Comma Crazy

Say it ain’t so! Sorry. In my outrage, I’ve lapsed into grammatical incorrectness. But I’m beside myself. Yesterday, Jason Boog reported that the Oxford comma, better known as the serial comma, has been dropped—DROPPED, I tell you—by a University of Oxford Writing and Style Guide. To serial comma crazies like me, this is bleak news indeed.

Let me demonstrate. Take this sentence sans serial comma: “I went to the fair with my sisters, Ralph and David.” Hmmm, really? Not unless your sisters names are Ralph and David! Okay, now write this sentence with the serial comma: “I went to the fair with my sisters, Ralph, and David.” Ah, so you hung out with your sisters and Ralph and David. That’s more like it.

Don’t the Oxford gods realize what havoc they are encouraging in this already havoc-filled world? Writing should be sacrosanct; the one area where order, stability, (note serial comma) and clear communication remains!

To be fair, the Oxford gods do make this caveat in their style guide: “But when a comma would assist in the meaning of the sentence or helps to resolve ambiguity, it can be used. . .” Harrumph. Now that conditions have been placed upon the use of the serial comma, we are only one less keystroke away from literary anarchy!

I love the serial comma! I won’t give it up today, tomorrow, (note serial comma!), or EVER!

Book Review: The Glamour of Grammar: A Guide to the Magic and Mystery of Practical English by Roy Peter Clark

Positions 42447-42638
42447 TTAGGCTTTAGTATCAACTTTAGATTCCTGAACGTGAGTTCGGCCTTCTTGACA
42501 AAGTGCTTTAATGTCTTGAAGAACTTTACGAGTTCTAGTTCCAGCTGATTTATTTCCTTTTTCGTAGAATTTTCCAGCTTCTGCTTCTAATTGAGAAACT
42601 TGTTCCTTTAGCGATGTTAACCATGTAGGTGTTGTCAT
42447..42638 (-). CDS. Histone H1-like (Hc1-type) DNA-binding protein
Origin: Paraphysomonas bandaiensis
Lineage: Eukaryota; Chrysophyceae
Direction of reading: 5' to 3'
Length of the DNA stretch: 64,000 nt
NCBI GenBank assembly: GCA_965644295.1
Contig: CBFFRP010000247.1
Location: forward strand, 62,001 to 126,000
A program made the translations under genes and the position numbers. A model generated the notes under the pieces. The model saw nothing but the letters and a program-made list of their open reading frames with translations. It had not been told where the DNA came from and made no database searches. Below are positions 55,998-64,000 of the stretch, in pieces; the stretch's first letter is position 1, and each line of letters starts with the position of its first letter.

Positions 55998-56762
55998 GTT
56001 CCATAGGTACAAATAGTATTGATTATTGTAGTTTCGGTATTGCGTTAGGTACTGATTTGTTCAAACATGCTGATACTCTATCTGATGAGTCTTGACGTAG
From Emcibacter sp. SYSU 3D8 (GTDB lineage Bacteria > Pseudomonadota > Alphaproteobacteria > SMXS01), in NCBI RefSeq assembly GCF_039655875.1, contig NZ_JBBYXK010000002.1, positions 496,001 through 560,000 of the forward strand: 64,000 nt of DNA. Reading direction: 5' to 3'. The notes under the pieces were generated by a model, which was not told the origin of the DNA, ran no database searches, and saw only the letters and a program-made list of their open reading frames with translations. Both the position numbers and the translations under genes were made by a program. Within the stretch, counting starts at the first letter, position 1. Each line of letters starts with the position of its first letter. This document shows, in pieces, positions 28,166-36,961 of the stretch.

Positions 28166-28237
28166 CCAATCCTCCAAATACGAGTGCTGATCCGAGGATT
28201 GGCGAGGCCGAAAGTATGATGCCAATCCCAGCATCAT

What is glamorous about grammar, right? Even I, a self-professed word nerd and lover of all things grammatical, am hard-pressed to glean the glamour in grammar. But Roy Peter Clark explains the purpose behind his titillating title: “Was there ever in the popular imagination a word less glamorous than grammar? But what if I were to tell you that at one time in the history of our language, grammar and glamour were the same word? . . . The bridge between the words . . . is magic.”

 Hooked? Intrigued, maybe? Well, that’s all I’m going to reveal. You must read this “enchanting” book to learn more about Mr. Clark’s grammar tools (Not rules! Yay!) for words, punctuation, writing standards, and the employment of words to convey meaning as well as use toward a noble purpose.

The Glamour of Grammar is no stuffy, eye-glazing tome. Roy Peter Clark’s love for language and its practical application is evident through his conversational, down-to-earth style sprinkled with witty quips and personal anecdotes.

(This review is also posted on